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“Almost Had an Org*sm Looking at Scottie Pippen”: When Jerry Krause Couldn’t Contain His Excitement Seeing the Bulls Star Ahead of the 1987 Draft

Jay Mahesh Lokegaonkar
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“Almost Had an Org*sm Looking at Scottie Pippen”: When Jerry Krause Couldn’t Contain His Excitement Seeing Bulls Star Ahead of the 1987 Draft

The Chicago Bulls had barely any decent seasons to show for before Jerry Krause took over as the general manager in 1985. His reign nicely coincided with the historic draft of Michael Jordan in 1984. Just two years after his appointment, the franchise went from a coke-infested lottery team to a juggernaut in the Eastern Conference. Among Krause’s biggest accomplishments as general manager was landing Scottie Pippen, who would eventually help Jordan turn the tide for the Bulls.

Krause was enamored by the forward immediately after seeing him. He saw him in action for the first time at a tournament for prospective NBA players before the 1987 draft. Upon seeing him, Krause said:

I almost had an orgasm looking at him.”

Pippen had all the tools Krause was looking for. He was talented with the ball in his hands, had the physical traits to be a dominant player, and hailed from a humble college program. The Bulls’ general manager preferred drafting players from lesser known establishments. Explaining why, one rival GM was quoted saying in a Sports Illustrated piece:

What Jerry likes most is to find a player from a small school, so he can call him his own. It feeds his basic insecurity.

Michael Jordan alluded to the same. He claimed Krause preferred landing relatively unknown prospects to look like a genius when they performed well. He said, “My whole definition of Krause is that he favors the underdog. He wants that diamond in the rough. I figure that he had a tough childhood, that he was always picked on, and this is his way of compensating, of becoming someone.

In the 1987 draft, the Seattle Supersonics rained on Krause’s parade by picking Pippen with the fifth overall pick. However, the Bulls’ general manager was eager to land the forward and acquired him via trade. Pippen went on to become one of the greatest forwards in NBA history and helped the Bulls win six NBA titles.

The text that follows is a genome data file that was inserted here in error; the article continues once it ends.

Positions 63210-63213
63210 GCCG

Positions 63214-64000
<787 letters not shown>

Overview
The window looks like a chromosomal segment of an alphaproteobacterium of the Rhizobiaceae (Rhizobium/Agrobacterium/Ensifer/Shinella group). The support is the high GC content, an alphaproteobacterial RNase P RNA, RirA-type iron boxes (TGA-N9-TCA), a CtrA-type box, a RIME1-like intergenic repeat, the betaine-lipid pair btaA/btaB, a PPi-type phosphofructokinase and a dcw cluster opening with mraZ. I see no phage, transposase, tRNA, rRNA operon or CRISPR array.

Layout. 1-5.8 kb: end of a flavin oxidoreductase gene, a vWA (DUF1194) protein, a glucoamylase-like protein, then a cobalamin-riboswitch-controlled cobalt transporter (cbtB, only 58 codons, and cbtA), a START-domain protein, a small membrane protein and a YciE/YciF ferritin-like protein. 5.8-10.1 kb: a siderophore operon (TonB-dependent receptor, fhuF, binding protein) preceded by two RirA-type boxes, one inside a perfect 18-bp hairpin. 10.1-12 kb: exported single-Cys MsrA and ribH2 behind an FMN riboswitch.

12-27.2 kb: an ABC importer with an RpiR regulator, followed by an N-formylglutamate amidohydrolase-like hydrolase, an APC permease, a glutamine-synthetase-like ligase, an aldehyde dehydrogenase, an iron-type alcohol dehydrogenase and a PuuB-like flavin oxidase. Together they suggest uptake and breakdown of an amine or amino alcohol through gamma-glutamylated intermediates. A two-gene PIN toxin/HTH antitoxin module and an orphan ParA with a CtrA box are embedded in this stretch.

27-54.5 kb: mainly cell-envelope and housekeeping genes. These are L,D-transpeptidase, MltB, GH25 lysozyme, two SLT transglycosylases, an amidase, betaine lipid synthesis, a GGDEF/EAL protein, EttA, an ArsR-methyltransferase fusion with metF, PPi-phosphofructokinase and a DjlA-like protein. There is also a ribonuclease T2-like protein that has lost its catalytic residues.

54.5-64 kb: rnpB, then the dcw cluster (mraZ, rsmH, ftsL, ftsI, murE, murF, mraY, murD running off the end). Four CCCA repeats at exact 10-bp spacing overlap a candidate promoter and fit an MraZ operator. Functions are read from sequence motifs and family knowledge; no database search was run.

Scottie Pippen and Jerry Krause’s rough relationship

Despite enjoying unmatched success due to Krause’s decision to trade for him, Scottie Pippen was irked at the sight of the general manager. The animosity between the two stemmed from Pippen’s contract extension in 1991. After the Bulls’ first championship win, Krause offered the forward a seven-year, $18 million extension.

Pippen accepted the deal despite being told not to by his agents and even Bulls owner Jerry Reinsdorf. The superstar wanted financial security to provide for his paralyzed father and 11 siblings. Pippen would regret the decision almost immediately. The NBA salary cap ballooned to unprecedented heights in the mid-90s.

Pippen saw his peers sign massive extensions while he earned a shade above $2.5 million. He pushed for contract renegotiations and even demanded a trade away from the franchise in 1997. But Krause never budged. During the final year of Pippen’s seven-year deal, he was the sixth-highest-paid Bulls player and the 122nd-highest-paid player in the NBA. He was inarguably a top-five player in the league but earned less than almost 80% of the league’s players.

Despite Pippen being a prisoner to a team-friendly deal, Krause tried to trade the Bulls superstar twice. First, in 1994 for Seattle Supersonics superstar, Shawn Kemp, and then in 1997 for the Toronto Raptors’ teenage sensation, Tracy McGrady. In the Netflix documentary ‘The Last Dance,’ Pippen revealed that Krause’s attempts to trade him were hurtful. He said:

“That really is what tarnished my relationship with Jerry [Krause]. He tried to make me feel so special, but yet he was still willing to try to trade [me]. He would never tell me that to my face. I felt insulted. I took the attitude of disrespecting him to some degree.”

Pippen and Krause’s sour relationship did not hurt the Bulls on the court. In the 11 seasons they worked together, Chicago raised six championship banners. However, it’s a sad footnote that the best player Krause acquired as general manager harbored ill feelings towards him for the rest of his life.

About the author

Jay Mahesh Lokegaonkar

Jay Mahesh Lokegaonkar

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Jay Lokegaonkar is a basketball journalist who has been following the sports as a fan 2005. He has worked in a slew of roles covering the NBA, including writer, editor, content manager, social media manager, and head of content since 2018. However, his primary passion is writing about the NBA. Especially throwback stories about the league's iconic players and franchises. Revisiting incredible tales and bringing scarcely believable stories to readers are one his main interests as a writer.

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